Hello everybody. I'm new here. So is there anyway to see the code of an exe that been coded in assembly and is already complied. And the exe was compiled using MASM.
Posted on 2006-07-20 22:27:19 by luffy21
Well, you can load your exe into a debugger and see the code.
Posted on 2006-07-20 22:43:13 by ti_mo_n
Can you recommend a friendly user debugger??? I never used a debugger before.
Posted on 2006-07-20 22:49:17 by luffy21
I use OllyDbg. You just click File->Open (shortcut: F3), select a file, wait for the analysis to finish, and then, well, watch the code. Right after the file has been loaded, the pointer is at the first instruction to be executed in the program. The program is stopped right now. You use F7 and F8 to step instruction by instruction (F7 enters inside any function calls, while F8 steps 'over' them - highly recommended for WINAPI calls). F9 runs the program from the current position, F2 puts a breakpoint (the program will stop if it reaches a breakpoint. it can be resumed with F9, or you can press F7s and F8s).

That covers the basic tutorial ;)

Oh, 1 last thing: everything I described here is for the "CPU" window (the most interesting one). You activate it by pressing ALT+C.
Posted on 2006-07-20 23:11:59 by ti_mo_n
Just don't use a debugger to do anything illegal ^_^
Posted on 2006-07-21 03:31:59 by f0dder
u can load it into IDA if u want to analyze the code...
Posted on 2006-07-22 18:54:53 by SET
What is IDA??? I trying to figure out the coding of the program and it alot harder to read than I thought it would.

P.S. This was complied in 16-bit DOS instead of 32-bit
Posted on 2006-07-23 12:17:43 by luffy21
I have never used OllyDbg for 16 bit DOS programs.
But this is what I OllyDbg's help file says on 16 bit adressing:

About OllyDbg's disassembler it says:

Disassembler correctly decodes 16-bit addresses.
However, it assumes all segments to be 32-bit (segment
attribute USE32). This is always true for Portable
Executable (PE) files. OllyDbg does not support 16-bit New
Executables.


And about OllyDbg's assember the help file says:

Assembler and Disassembler share the same decoding table,
so if some command can be disassembled, it can be assembled too,
with one exception: 16-bit addressing modes are not supported.


So, the disassembler can understand 16 bit adresses but assumes the segment registers to be 32 bits (USE32).
But OllyDbg's assembler does'nt support 16 bit adressing at all, but maybe you don't need this.

Just try, and see what happens.

Friendly regards,
mdevries.
Posted on 2006-07-23 14:06:39 by mdevries

What is IDA???

IDA is the best disassembler around, see http://www.datarescue.com/idabase/ .


I trying to figure out the coding of the program and it alot harder to read than I thought it would.

This is starting to sound like something that's not appropriate for this forum... what is it exactly you want to do?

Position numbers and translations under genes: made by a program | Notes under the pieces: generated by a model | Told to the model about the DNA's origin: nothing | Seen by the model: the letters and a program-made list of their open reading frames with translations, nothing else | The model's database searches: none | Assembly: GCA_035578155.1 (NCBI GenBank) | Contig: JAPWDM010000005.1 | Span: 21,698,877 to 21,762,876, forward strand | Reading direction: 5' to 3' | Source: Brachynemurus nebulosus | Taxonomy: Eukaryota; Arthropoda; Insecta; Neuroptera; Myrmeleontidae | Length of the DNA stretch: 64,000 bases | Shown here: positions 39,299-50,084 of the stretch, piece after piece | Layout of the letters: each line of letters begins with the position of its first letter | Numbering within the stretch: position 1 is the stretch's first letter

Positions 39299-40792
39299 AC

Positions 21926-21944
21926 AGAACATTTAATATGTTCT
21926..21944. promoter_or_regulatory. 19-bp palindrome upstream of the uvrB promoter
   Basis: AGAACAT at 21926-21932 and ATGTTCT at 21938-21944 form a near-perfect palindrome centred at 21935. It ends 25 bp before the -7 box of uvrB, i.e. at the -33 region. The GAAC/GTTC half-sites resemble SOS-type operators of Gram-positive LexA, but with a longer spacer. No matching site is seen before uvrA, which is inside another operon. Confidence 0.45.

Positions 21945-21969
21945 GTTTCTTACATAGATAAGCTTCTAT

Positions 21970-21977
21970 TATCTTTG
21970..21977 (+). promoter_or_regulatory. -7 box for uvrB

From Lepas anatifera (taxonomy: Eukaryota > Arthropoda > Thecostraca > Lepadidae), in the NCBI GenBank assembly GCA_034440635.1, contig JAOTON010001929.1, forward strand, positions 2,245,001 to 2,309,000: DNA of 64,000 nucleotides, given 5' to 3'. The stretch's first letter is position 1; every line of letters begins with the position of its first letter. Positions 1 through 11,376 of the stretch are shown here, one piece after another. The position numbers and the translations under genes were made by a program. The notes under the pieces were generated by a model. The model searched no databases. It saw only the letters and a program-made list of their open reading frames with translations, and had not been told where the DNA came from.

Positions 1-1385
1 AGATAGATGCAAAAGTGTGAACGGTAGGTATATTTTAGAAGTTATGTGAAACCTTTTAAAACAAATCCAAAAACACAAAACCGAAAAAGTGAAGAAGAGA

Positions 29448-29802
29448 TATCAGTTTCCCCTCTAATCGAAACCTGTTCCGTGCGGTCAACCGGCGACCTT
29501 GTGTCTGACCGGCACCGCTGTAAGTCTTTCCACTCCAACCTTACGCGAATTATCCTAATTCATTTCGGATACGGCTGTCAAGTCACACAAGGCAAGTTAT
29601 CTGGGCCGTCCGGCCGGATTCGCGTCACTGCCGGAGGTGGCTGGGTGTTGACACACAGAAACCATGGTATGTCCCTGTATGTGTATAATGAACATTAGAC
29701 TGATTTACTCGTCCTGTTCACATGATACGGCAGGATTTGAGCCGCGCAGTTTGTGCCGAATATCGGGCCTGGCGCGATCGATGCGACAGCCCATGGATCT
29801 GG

Posted on 2006-07-23 14:18:58 by f0dder
my friend gave me an exe that have some very cool features in that I like to know how to do. But he don't have the coding anymore. But this doesn't fall under the ruling of Reverse Engineering doesn't it??
Posted on 2006-07-23 14:40:16 by luffy21

my friend gave me an exe that have some very cool features in that I like to know how to do. But he don't have the coding anymore. But this doesn't fall under the ruling of Reverse Engineering doesn't it??

I'm afraid it does...

Your friend should be able to reconstruct the code or at least have a vague idea of what he did. If he doesn't, too bad - this might be a legitimate thing, but too often people are trying to subvert our rules by saying "oh, but it's from a friend" or whatever.

What are those features? Perhaps we could help you construct them without doing any RE, just from a description...
Posted on 2006-07-23 14:46:13 by f0dder
It basically a GUI with 4 sliders( on top, bottom, left and right of the screen) that pass an image and let the user zoom in and out and rotate the pic in real time. It also changes the color of the pic.

P.S. My friend said he remember using mostly floating points pass values but when I was looking at the coding with OllyDbg, the coding was passing registers instead of floating points.
Posted on 2006-07-23 14:51:54 by luffy21
Ah, so basically a roto-zoomer that is user-controlled?

You should be able to find a lot of sample code (C, Pascal, assembly - you name it) with google. At least rotozooming is an effect that's been done countless times, even in the 16bit dos days :)

It can be done hardware accelerated (OpenGL or Direct3D, which gives the additional benefit of bi/trilinear/anisotropic filtering, depending on capabilities, or probably even on GDI) - or you can implement it fully in software.

As for passing in registers, I would probably have the sliders go from 0-65536 and pass the slider value as an integer, then convert that value to "what makes sense" a bit later on.
Posted on 2006-07-23 15:02:56 by f0dder
wow thanks alot I did found some and some that were better looking thanks alot f0dder

edit: How do you use IDA? How do i make it display the codes? It doesn't seems to support coding in 16 bits.
Posted on 2006-07-23 15:34:10 by luffy21
How to use IDA is quite a topic, and not really suitable for this forum. I can't remember if the free/demo versions of IDA supports 16bit DOS executables, but I think they do - would be weird if they don't. Doesn't your version come with a "idahelp.hlp" file?
Posted on 2006-07-24 05:37:01 by f0dder